selectively passing the accumulated contaminated aqueous surfactant solution from the contaminated solution storage tank to the housing when a predetermined amount of contaminated aqueous surfactant solution has accumulated in the contaminated solution storage tank.
189. The method of claim 181 further comprising the steps of:
injecting a volume of treated aqueous surfactant solution recovered from the discharge zone of the housing into the parts washer assembly at a sufficient pressure to flush the parts washer assembly;
passing the flushing aqueous surfactant solution from the parts washer assembly to the contaminated solution storage tank; and
passing a volume of the treated aqueous surfactant solution suitable for operating the parts washer assembly recovered from the discharge zone of the housing to the parts washer assembly.
190. The method of claim 181 further comprising the steps of:
operating the parts washer assembly; and
concurrently passing the accumulated contaminated aqueous surfactant solution from the contaminated solution storage tank into the mixing zone of the housing such that the parts washer assembly is operating while the contaminated aqueous surfactant solution is being passed through the housing.
191. A method for recycling a contaminated aqueous surfactant solution of an apparatus, comprising the steps of:
(a) passing the contaminated aqueous surfactant solution from the apparatus to a contaminated solution storage tank;
(b) accumulating a volume of the contaminated aqueous surfactant solution in the contaminated solution storage tank;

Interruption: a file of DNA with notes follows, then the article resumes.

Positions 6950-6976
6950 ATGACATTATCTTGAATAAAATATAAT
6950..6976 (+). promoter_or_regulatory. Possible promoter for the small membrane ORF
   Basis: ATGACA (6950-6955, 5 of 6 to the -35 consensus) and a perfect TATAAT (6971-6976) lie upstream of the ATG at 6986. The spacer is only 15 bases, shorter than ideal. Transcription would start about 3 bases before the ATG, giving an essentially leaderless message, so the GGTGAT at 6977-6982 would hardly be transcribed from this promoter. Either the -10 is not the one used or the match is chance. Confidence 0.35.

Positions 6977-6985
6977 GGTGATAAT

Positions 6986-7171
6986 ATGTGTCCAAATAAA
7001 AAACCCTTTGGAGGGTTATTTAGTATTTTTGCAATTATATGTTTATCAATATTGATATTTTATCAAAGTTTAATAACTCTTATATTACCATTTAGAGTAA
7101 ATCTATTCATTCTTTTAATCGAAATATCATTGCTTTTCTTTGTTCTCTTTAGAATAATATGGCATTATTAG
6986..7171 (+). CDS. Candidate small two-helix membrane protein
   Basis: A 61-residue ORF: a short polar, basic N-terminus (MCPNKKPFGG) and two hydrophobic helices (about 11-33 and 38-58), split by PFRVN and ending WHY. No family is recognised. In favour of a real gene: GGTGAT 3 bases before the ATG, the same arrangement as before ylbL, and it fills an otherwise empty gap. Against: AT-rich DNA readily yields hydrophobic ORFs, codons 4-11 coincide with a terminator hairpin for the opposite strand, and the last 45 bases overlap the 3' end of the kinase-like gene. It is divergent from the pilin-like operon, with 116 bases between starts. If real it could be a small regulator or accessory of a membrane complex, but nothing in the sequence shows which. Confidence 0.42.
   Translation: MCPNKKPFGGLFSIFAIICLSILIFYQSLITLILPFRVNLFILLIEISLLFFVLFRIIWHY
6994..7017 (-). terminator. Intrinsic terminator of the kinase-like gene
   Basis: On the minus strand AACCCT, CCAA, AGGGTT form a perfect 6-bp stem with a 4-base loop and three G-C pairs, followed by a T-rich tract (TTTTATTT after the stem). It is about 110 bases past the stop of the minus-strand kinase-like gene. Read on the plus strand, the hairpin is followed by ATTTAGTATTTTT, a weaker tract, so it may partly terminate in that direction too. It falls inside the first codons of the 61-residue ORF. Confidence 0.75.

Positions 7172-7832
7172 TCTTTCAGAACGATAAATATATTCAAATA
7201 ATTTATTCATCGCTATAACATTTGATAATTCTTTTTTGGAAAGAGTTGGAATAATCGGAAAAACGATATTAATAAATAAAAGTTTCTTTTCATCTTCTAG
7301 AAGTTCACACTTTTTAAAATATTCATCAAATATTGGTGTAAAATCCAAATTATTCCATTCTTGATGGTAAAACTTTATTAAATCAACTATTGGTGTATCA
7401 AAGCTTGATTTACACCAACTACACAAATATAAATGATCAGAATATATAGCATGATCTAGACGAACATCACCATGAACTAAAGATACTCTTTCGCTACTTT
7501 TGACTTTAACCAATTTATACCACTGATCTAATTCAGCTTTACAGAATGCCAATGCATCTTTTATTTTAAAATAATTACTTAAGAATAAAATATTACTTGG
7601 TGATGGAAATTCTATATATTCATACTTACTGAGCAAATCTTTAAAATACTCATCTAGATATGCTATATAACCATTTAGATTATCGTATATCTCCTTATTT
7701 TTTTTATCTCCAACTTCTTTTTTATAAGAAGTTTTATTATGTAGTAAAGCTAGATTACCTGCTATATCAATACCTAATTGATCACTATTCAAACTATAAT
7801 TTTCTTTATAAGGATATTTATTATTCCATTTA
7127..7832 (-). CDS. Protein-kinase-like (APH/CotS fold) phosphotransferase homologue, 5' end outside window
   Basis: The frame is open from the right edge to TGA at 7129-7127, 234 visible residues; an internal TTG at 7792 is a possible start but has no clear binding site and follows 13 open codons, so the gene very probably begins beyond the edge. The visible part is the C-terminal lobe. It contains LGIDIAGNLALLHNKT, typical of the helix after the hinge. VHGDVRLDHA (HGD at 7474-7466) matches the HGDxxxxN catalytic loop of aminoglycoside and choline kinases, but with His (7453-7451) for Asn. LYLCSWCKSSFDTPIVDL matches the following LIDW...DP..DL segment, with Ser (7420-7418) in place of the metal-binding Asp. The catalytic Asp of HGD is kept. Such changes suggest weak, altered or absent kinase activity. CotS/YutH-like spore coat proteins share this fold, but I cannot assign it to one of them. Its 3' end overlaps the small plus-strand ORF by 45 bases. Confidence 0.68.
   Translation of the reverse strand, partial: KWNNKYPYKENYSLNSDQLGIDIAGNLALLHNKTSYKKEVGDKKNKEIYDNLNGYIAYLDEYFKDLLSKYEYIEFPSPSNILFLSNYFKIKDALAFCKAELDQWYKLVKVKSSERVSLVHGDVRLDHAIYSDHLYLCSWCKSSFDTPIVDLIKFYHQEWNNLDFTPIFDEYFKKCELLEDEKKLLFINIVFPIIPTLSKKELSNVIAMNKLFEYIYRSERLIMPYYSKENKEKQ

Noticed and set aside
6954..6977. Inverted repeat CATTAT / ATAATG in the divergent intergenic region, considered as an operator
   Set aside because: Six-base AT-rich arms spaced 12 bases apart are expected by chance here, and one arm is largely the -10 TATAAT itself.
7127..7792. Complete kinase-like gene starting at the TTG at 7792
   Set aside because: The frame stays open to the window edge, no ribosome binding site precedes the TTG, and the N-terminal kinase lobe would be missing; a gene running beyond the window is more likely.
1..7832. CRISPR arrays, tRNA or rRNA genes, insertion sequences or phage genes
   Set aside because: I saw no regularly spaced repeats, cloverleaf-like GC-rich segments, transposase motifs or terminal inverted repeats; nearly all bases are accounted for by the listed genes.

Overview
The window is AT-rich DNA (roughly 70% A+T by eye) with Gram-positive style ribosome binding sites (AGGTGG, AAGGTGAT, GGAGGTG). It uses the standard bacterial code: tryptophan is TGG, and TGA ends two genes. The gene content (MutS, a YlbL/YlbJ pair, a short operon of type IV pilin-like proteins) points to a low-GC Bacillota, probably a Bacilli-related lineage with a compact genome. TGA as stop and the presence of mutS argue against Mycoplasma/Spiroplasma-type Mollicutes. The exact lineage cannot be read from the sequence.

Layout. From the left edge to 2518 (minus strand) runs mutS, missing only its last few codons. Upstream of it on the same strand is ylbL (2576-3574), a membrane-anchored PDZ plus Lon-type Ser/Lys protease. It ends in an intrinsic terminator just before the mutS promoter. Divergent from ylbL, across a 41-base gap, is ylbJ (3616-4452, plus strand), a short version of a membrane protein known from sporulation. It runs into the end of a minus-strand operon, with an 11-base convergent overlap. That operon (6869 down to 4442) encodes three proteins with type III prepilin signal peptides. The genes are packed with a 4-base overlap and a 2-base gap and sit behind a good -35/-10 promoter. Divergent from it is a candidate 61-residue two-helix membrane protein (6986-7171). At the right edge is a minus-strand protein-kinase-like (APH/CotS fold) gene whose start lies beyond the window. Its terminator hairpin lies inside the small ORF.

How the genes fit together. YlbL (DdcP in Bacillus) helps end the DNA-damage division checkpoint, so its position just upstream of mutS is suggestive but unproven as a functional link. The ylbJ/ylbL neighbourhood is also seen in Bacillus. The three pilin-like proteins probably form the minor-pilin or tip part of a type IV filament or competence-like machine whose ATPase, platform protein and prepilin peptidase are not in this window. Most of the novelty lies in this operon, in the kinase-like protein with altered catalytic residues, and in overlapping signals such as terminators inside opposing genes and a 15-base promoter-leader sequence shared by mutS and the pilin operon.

(c) passing the accumulated contaminated aqueous surfactant solution from the contaminated solution storage tank into a mixing zone in a housing;
(d) introducing air into the contaminated aqueous surfactant solution prior to the contaminated aqueous surfactant solution being introduced into the mixing zone in an amount sufficient so that large air bubbles are formed in the contaminated aqueous surfactant solution in the mixing zone;
(e) spraying water onto the contaminated aqueous surfactant solution in the mixing zone so that the sprayed water contacts the large air bubbles formed in the contaminated aqueous surfactant solution in the mixing zone and substantially reduces the size of the large air bubbles in the contaminated aqueous surfactant solution in the mixing zone;
(f) passing the contaminated aqueous surfactant solution from the mixing zone into a quiescent zone in the housing where the contaminated aqueous surfactant solution is separated into an upper layer containing light sludge, an intermediate layer constituting a treated aqueous surfactant solution and a lower layer containing a heavy sludge;
(g) passing the treated aqueous surfactant solution from the quiescent zone into a discharge zone in the housing; and
(h) recovering the treated aqueous surfactant solution from the discharge zone of the housing for recycle to the apparatus.
192. The method of claim 191 further comprising the steps of:
prior to step (h), (i) passing the treated aqueous surfactant solution from the discharge zone of the housing to the contaminated solution storage tank;
repeating steps (c)-(g) and (i) until the treated aqueous surfactant is substantially free of oils, particulate matter and dissolved heavy metals.
193. The method of claim 191 further comprising the step of:
introducing a chemical treating agent into the contaminated aqueous surfactant solution prior to the contaminated aqueous surfactant solution being introduced into the mixing zone.
194. The method of claim 191 further comprising the step of:
passing the heavy sludge from the housing to a disposal container.
195. The method of claim 191 further comprising the step of:
skimming the light sludge from the housing; and
passing the light sludge from the housing to a disposal container.
196. The method of claim 191 further comprising the step of:
withdrawing solids remaining in the contaminated solution storage tank from the contaminated solution storage tank and passing the solids to a disposal container.